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Re: [Xen-users] New to Xen, looking for advice regarding system configuration

  • To: xen-users@xxxxxxxxxxxxxxxxxxx
  • From: Braindead <Braindead@xxxxxxxxxxxx>
  • Date: Tue, 12 Jul 2011 10:38:25 -0400
  • Delivery-date: Tue, 12 Jul 2011 07:40:14 -0700
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  • List-id: Xen user discussion <xen-users.lists.xensource.com>

On Tue, 12 Jul 2011 21:08:37 +0700 "Fajar A. Nugraha" <list@xxxxxxxxx> wrote:
> On Tue, Jul 12, 2011 at 7:59 PM, Braindead <Braindead@xxxxxxxxxxxx>
> wrote:
> > My main purpose would be to support my software development and
> > consulting work.  So I need to be able to run various OS's.  I
> > don't develop games so no need for any fancy graphics.  I'm used to
> > the limitations of virtual machines (use VMWare a lot for dev
> > purposes) and I'm fairly sure Xen can do everything I need.
> >
> You haven't said why you want to move away from vmware. If we know
> what your priorities are, we might be able to give better advice. For
> example, if you're used to vmware-style GUI, but want an open-source
> license, XCP might be a better choice. But it you want something you
> can tinker, or use bleeding-edge technology, then starting with a
> distro that includes Xen would be a better choice.

I use VMWare workstation at work, I use virtualbox on Linux a bit.  I only 
mention VMWare to note that I'm used to the concepts of VM's.  I prefer running 
*nix, Gentoo to be precise.  

My home server is running a ton of services (subversion, mail, http, backup, 
router, ossec, nagios, dns, dhcp..etc) and for sanity's sake I'd like to break 
that up into multiple servers.  I also need a few windows boxes (various 
configs, versions).  

Goal is to consolidate things into one box, and have a complete backup box as 
well.  Thus virtualization.  The XEN 'near bare metal' performance is what I'm 
interested in, and definitely into optimizing every aspect I can which is why I 
use a source distro.

> > I expect to have 2-3 virtual machines running most of the time,
> > possibly 2 working hard (for example restoring a gig+ database
> > backup on one while programming/doing other tasks on another).
> >  I'll be purchasing 2 identical machines one as a backup, so I
> > don't need any extra 'robustness' that a server motherboard/system
> > would provide.  Which leads into the following question.
> >
> > Would it make sense to spend extra bucks on a multi processor
> > motherboard rather than going with a single Core i7 or the like?  I
> > think there are i/o bandwidth benefits with multi processor boards,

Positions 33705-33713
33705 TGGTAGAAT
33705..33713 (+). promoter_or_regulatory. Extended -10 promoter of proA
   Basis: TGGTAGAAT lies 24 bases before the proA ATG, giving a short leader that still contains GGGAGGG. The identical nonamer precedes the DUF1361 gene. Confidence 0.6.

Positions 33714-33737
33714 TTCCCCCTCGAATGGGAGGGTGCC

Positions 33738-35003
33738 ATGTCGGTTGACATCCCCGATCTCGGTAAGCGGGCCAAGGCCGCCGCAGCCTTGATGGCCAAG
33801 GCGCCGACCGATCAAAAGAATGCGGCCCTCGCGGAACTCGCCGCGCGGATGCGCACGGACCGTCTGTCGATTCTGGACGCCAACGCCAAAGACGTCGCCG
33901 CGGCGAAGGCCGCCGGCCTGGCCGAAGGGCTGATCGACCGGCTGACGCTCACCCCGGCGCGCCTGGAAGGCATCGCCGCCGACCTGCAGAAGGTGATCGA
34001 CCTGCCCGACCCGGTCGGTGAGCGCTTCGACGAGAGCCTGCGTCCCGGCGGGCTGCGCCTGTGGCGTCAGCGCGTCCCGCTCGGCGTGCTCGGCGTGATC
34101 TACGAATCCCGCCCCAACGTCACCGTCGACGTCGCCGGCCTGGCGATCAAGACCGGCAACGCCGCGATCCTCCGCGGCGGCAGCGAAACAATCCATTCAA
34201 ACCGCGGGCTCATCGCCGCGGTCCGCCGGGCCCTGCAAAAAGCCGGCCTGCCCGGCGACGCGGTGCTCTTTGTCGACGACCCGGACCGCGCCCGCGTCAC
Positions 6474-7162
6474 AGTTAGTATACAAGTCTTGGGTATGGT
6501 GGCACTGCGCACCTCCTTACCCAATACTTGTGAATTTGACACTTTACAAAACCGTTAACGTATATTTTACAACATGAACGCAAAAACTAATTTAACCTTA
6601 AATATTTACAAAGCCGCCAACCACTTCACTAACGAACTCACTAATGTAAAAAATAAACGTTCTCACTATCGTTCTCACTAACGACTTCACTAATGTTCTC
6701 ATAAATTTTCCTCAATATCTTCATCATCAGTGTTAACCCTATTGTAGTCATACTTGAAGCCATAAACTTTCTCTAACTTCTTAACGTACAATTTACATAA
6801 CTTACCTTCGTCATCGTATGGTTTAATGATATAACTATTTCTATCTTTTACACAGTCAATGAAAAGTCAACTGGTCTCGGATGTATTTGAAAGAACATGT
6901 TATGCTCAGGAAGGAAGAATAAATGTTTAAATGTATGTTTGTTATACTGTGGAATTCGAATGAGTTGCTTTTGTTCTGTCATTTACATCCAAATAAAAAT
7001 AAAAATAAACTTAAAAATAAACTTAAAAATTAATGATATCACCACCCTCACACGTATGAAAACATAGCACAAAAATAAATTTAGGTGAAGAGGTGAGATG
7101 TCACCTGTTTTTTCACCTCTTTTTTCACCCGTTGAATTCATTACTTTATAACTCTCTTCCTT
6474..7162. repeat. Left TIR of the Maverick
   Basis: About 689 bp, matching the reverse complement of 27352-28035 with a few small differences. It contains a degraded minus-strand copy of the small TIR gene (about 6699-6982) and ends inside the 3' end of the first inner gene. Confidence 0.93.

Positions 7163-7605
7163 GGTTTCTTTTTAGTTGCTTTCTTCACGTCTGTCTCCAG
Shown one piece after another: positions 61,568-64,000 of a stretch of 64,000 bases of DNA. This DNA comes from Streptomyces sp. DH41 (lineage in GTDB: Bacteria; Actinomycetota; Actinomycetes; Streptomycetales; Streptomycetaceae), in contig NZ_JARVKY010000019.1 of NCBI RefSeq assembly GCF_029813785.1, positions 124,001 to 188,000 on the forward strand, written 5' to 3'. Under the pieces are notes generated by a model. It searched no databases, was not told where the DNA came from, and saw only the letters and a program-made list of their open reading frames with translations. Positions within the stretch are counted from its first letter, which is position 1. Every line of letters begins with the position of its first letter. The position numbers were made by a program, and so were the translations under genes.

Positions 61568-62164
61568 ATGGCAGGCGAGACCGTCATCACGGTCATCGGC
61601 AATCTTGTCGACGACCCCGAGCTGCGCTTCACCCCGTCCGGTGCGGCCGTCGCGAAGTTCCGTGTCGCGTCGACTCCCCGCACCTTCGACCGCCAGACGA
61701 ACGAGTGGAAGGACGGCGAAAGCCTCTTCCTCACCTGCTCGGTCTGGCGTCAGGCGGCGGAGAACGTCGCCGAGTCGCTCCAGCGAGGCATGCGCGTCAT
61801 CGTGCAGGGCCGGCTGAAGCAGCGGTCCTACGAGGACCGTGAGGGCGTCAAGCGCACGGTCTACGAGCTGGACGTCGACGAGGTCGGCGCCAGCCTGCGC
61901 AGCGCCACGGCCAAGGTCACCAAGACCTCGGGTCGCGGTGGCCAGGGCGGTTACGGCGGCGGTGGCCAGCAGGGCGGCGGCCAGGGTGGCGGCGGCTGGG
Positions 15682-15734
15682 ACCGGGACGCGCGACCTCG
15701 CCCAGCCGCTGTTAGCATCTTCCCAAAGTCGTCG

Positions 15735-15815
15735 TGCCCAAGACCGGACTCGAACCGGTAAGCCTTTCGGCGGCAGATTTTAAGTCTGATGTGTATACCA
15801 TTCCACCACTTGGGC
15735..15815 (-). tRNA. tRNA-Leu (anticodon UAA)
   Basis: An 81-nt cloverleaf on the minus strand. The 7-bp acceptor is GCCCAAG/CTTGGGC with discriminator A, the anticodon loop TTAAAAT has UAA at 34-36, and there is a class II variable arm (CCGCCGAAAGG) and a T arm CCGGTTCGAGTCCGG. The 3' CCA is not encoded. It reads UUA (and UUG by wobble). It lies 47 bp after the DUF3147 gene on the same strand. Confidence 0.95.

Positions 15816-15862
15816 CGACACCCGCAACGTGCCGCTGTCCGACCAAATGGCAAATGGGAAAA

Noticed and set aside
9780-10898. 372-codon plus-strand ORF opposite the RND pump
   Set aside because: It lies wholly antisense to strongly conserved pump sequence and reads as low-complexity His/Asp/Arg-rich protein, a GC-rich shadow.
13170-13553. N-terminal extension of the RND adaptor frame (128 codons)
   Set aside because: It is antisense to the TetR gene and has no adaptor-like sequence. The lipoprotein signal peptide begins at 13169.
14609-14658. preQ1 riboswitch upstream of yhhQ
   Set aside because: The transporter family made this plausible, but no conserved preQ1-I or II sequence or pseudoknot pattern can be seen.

> Is there?

Not sure, which is why I'm askin ;-)

> IIRC the main selling point of server-grade motherborad used to be the
> ability to use ECC RAM. But now some motherboards for i7 support ECC

Many include system monitoring and alerting capabilities in the BIOS (or at 
least used to, it's been a while since I've worked on server grade hardware).

> > however due to a lot of database grinding I tend to do I suspect
> > that disk i/o is a limiting factor in my case which I'll try to
> > deal with somewhat by RAID0 over 4-5 fast drives.  I don't need any
> > redundancy as all variable data (code and the like) is on remote
> > servers and already fully backed up.
> ... which brings another point. If you know you're I/O-starved anyway,
> why not use SSD? Pure SSD implementation can easily give 10-100x IOPS
> of HDD. And since you say you'll have an identical machine as backup,
> if you're worried about SSD lifetime, you can have HDD on the backup
> machine.

Well, i'd love to...but ;-) My current dev machine has 2TB of databases sitting 
on it that I may need access to at any given time.  I could move them as needed 
onto SSD however that would take a lot of time much more than just accessing 
them directly on the slower media.  Might be doable as some sort of hybrid 
setup (some SSD's, some regular HD's) however that would likely just confuse me.

> Another option would be using SSD as cache, with something like
> facebook's flashcache. This setup would reduce the possibility of data
> loss (since SSD will only be cache), and have the additional benefit
> of higher capacity (compared to pure SSD setup), but is also more
> complex and (depending on how you look at it) "experimental".

Isn't that what the 'hybrid' drives are?  I'd think those would work outta the 
box, should look just like a regular drive to the OS I'd think?

> > Do folks generally install X11 on Dom0 so they can get a gui
> > VNC/remote desktop into Windows DomU machines?  Or is there some
> > other mechanism available?
> Generally speaking you don't need full-blown X desktop on dom0. It can
> be headless with "minimum" software installed. VNC console of domU is
> provided by QEMU, not by X desktop on dom0.

Ah, one question that has a simple answer ;-)

Thanks for the thoughts and suggestions.  I know hardware config is complex, 
and depends highly on how things are used...  

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